One of the joys of having so many goals is the synergy that can appear when you least expect it.
This synergy is well documented yet I haven't often taken advantage of it. When I made the decision to get a career and signed up for night class I only had a vague plan. My wife gave me Tony Buzan's Use Your Head and in following his advice my life was transformed.
Over two years I regularly exercised and studied and grew in confidence and found I had more energy and drive than I thought possible.
So, what happened? I allowed other things to take priority over exercise and I'm suffering the consequences now.
I keep starting an exercise regime and have kept it up for months some years but never consistently or permanently. I want to improve that.
I checked my resting heart rate yesterday: 81! That is appalling! This is after a couple weeks of basic pull-ups and press ups. My stamina is shot. I used to have a resting heart rate of under 60. There is no reason I can't get back to that.
Do you feel you have enough energy?
Would you like to work at improving the energy you have with me over the next hundred days?
Tuesday, 17 July 2012
It was with shock that I read today that Stephen Covey had died... yesterday. It seems outrageous that a man who has had such a positive influence on the world could pass away and this fails to make headline news. I only found out while reading a summary of recent business news from LinkedIn. Fourth story down.
I've intended to read The 7 Habits for years but while I enjoyed the first couple of chapters, I never made it past them. While I desired to become more effective, I was afraid of the change I would have to make to my life. I didn't really want to examine my life in the detail I felt I would have to while working through the questions posed for each habit.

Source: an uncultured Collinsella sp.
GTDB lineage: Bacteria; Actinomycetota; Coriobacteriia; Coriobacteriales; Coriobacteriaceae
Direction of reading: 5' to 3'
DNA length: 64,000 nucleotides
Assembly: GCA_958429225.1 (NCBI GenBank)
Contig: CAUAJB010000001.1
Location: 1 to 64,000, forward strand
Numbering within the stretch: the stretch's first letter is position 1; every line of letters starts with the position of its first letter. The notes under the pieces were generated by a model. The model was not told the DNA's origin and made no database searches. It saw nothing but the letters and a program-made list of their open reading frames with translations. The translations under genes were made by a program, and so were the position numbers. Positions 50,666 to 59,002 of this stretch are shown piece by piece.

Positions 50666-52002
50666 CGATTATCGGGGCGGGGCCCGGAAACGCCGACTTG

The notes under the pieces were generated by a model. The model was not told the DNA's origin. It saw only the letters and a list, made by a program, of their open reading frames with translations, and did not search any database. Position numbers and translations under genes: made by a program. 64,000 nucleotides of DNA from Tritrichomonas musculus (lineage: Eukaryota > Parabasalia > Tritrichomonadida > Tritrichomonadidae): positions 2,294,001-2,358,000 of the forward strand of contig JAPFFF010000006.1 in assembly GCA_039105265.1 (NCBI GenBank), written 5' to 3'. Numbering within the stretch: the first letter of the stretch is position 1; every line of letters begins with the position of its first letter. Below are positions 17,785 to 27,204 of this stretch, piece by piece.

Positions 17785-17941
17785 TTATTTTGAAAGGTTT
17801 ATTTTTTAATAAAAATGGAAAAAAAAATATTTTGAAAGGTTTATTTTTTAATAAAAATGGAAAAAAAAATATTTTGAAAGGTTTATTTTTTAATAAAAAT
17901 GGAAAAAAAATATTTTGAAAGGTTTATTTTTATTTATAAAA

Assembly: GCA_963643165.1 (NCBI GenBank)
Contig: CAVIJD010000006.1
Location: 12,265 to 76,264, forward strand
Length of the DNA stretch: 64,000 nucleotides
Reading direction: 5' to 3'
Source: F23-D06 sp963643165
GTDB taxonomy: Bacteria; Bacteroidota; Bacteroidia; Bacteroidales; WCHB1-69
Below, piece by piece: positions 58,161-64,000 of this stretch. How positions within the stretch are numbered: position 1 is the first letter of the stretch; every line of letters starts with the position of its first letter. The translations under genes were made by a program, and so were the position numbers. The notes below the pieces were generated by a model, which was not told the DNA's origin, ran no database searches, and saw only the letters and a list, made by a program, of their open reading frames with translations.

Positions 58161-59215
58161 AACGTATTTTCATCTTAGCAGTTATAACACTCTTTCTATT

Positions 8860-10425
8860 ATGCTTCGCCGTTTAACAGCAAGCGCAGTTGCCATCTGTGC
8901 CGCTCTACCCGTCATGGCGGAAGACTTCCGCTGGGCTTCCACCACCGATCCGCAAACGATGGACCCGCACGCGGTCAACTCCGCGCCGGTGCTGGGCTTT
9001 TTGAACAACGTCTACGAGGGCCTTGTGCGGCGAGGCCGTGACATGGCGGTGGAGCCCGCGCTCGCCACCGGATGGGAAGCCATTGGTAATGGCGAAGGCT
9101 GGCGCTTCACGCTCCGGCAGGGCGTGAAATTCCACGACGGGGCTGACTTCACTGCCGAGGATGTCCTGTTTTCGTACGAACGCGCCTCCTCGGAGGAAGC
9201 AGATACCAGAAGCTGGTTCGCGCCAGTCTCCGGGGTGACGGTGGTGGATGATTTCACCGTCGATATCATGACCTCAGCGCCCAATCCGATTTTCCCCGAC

In May I wrote that I was working on a business plan. I ended up with a financial forecast but no real business plan. My first contract working for myself has required commuting by train. I decided to use the time commuting to read, initially downloading some technical manuals onto my Kindle. Then I remembered that a few years ago I had the opportunity to download chapters from The 7 Habits along with other business and technical books through a company subscription to Books24x7
At the time I read the first couple of chapters, read a page or so into a couple of others and then filed the pdf's away meaning to read them someday...
Uploading them onto the Kindle I found the print readable but not ideal. But I was motivated to keep reading. Relating the habits to my business plan I could see value in what was being proposed. It only took me a month but I completed reading The 7 Habits early July. I've still to work through all of the questions but I'm now far more motivated to do so.
I guess that I find it easier to seek effectiveness in business than I do in my personal life. I often actively resist too much organisation of personal time. But perhaps that is simply because I don't make enough time for what is really and deeply important to me.
Stephen Covey wrote with honesty and humour. He placed conscience and values and people high above fame and riches and I am sure I will benefit from his writing for years to come.
Have you read The 7 Habits? What difference has it made to your life?